Montreal: As Canada’s two largest airlines move to end so-called seat distancing, travellers have mixed feelings about stepping on board an aircraft in the age of COVID-19.
Starting on Canada Day, Air Canada and WestJet will resume the sale of adjacent seats, which they had largely blocked to help prevent viral spread.
Canada’s public health officer has expressed reservations about the practice, though it is permitted under federal transportation rules.
“We really feel it is important to avoid the close physical contact as much as possible. And if not, wear the medical mask,” Dr. Theresa Tam said.
Masks or face coverings have been mandatory on flights since April 20.
Even so, “there are some difficult decisions for travellers, for sure,’’ Tam added, saying individuals should assess their own risk levels and need to fly.
Karen Kabiri took his first plane trip in five years on Monday after learning his mother had died in Iran the day before just 20 days after his father.
“It’s very, very hard for us. That’s why I’m going there right now, to help my sister,’’ said Kabiri, 44.
The piano teacher from Toronto, who stopped over in Montreal before continuing on to Tehran to help with funeral arrangements, spent several hours outside the terminal at Trudeau airport with his other sister, who lives in the area but could not make the trip. Enduring a light drizzle, the siblings adhered to Transport Canada rules that prevent anyone but staff and passengers from entering airports.
Kabiri said he had concerns about entering a packed cabin, though he credited Air Canada for providing all passengers with a mask, gloves, disinfectant wipes and a water bottle. “It’s a little bit scary for everybody. You can see many people are affected by COVID-19,’’ he said. “It’s very hard for everybody in these situations to travel. But sometimes an emergency is
Claire Parois and her five-year-old daughter climbed aboard a Monday flight bound for her home country of France to join her parents after receiving approval to continue telecommuting until late August.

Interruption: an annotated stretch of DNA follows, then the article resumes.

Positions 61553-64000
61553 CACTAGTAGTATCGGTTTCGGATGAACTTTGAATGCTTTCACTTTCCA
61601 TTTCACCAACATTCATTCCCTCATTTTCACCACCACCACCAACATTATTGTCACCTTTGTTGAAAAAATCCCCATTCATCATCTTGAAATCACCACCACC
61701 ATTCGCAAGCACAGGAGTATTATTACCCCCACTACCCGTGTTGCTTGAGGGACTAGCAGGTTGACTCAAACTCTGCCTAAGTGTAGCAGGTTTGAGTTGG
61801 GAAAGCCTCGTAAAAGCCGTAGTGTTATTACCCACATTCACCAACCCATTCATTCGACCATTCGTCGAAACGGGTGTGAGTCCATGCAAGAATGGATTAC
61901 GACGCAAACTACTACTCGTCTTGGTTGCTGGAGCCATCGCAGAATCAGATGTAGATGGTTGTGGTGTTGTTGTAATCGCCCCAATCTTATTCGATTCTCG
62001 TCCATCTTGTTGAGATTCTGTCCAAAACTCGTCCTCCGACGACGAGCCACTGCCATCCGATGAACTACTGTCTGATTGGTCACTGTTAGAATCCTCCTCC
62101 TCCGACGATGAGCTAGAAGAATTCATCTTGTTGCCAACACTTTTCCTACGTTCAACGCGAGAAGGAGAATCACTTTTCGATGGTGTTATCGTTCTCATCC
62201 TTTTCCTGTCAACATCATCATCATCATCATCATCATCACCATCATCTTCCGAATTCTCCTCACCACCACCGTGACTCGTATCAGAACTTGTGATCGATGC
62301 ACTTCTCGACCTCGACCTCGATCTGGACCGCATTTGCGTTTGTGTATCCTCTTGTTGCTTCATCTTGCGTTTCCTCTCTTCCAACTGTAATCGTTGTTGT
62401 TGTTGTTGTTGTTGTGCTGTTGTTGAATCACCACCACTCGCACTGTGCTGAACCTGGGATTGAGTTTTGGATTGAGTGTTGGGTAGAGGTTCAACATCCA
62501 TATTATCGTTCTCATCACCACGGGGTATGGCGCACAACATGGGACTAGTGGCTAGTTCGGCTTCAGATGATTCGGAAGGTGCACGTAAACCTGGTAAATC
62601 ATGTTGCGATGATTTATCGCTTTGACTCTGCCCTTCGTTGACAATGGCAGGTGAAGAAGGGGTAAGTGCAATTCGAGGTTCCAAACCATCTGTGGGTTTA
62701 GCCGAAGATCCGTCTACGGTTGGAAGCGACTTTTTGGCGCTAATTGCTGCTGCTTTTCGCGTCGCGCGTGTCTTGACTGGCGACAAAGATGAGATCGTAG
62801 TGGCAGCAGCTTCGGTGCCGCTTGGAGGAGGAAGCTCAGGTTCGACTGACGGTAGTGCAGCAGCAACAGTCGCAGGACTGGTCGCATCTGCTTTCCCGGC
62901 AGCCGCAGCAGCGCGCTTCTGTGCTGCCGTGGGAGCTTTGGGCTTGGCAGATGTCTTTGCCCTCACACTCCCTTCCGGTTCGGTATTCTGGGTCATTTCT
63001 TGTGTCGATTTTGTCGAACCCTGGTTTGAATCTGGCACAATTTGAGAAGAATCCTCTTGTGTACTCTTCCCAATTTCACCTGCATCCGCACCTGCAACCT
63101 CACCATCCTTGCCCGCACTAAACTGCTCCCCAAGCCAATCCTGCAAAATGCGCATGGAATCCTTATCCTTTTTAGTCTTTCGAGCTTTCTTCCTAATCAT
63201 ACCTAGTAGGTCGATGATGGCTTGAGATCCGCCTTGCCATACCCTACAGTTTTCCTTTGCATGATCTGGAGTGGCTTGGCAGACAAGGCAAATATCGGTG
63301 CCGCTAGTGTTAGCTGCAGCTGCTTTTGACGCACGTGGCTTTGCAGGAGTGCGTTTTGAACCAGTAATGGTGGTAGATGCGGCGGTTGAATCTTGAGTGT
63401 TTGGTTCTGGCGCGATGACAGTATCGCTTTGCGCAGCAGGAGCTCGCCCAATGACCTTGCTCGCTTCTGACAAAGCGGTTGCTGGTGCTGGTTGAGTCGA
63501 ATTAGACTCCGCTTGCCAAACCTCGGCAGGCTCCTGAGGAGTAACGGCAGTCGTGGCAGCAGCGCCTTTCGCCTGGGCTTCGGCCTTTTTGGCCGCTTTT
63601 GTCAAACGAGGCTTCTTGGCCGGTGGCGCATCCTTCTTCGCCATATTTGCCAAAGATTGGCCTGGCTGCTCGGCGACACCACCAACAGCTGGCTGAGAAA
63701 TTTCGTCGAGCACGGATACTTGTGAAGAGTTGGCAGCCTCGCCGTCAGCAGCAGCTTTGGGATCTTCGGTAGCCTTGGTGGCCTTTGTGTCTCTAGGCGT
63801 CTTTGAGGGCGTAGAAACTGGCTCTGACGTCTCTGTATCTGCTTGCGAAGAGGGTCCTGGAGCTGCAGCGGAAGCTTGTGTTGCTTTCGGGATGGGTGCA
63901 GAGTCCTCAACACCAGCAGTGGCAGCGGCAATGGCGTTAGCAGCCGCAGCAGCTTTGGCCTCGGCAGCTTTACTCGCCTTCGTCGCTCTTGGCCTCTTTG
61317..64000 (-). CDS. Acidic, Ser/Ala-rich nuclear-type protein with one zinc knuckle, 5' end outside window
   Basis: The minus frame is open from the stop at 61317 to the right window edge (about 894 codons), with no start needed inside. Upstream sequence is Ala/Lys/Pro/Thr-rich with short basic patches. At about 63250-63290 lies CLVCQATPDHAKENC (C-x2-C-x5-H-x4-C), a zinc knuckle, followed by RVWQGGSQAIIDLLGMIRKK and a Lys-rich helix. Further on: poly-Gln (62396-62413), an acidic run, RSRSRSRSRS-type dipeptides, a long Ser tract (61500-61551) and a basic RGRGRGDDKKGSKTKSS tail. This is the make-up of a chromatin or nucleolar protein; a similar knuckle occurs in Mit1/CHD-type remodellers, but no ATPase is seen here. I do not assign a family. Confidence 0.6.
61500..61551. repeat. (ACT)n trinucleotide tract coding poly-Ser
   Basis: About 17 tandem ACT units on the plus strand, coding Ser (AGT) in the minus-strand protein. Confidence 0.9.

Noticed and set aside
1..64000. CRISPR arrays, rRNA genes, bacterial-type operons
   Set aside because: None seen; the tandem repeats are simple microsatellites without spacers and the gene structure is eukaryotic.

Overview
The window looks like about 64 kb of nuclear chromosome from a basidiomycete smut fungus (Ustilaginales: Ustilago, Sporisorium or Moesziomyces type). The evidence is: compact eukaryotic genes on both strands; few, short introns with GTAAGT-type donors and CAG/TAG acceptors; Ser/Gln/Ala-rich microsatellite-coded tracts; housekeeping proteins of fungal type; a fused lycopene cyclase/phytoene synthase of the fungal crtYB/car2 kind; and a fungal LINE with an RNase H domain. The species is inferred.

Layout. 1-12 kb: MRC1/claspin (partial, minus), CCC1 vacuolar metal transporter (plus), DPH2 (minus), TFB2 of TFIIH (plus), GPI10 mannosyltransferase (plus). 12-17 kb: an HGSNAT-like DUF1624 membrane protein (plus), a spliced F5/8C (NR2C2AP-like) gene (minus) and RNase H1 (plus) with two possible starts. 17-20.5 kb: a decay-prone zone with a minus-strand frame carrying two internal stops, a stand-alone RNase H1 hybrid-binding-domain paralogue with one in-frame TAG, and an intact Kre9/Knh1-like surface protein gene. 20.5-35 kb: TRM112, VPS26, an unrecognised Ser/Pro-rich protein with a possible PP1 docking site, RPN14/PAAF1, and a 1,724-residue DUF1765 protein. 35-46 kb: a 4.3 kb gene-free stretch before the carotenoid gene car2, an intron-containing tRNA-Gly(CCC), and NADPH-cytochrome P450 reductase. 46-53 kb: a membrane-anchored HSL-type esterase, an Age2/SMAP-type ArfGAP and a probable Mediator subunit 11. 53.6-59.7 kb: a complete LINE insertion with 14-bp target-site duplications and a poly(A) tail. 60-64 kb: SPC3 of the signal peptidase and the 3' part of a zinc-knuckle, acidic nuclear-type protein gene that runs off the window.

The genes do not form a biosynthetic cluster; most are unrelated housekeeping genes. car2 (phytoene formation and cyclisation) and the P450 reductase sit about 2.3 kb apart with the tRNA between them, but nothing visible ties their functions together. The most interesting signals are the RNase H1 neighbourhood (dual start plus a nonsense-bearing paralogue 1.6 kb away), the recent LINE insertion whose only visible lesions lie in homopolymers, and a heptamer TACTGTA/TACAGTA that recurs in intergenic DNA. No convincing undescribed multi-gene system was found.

“We decided to spend the rest of the summer at my parents’ house where I don’t have to do the full-time parenting and full-time working at the same time, which I’ve been doing in the past 15 or 16 weeks,’’ said Parois, who works for the United Nations in Montreal. “It’s been really, really, really challenging.
“My main concern would be to get infected and then infect my parents. Otherwise I’m not too worried,’’ she said.
With Canada’s border still closed to nearly all non-residents, international travel has barely budged since dropping by more than 95 per cent year over year in April. However, domestic travel is expected to edge up in the coming weeks and months as interprovincial restrictions loosen and the economy continues to reopen.
Anthony Morgan, who works on a Great Lakes bulk carrier, said he has a harder time with pandemic protocols on the water than in the sky. Until Monday, the 39-year-old wheelsman hadn’t stepped off the boat in three
“It’s like almost pulling your head off and bootin’ it over the side,’’ he said of being confined to the water.
“But flying home I definitely don’t feel like I got any concerns.’’
Morgan took off Monday for St. John’s, Nfld. and plans to spend his month of downtime close to home in his outport community near the provincial capital. That includes two weeks of self-isolation after landing.
The sudden return of middle-seat sales is not unique to Canadian carriers.

By Christopher Reynolds
The Canadian Press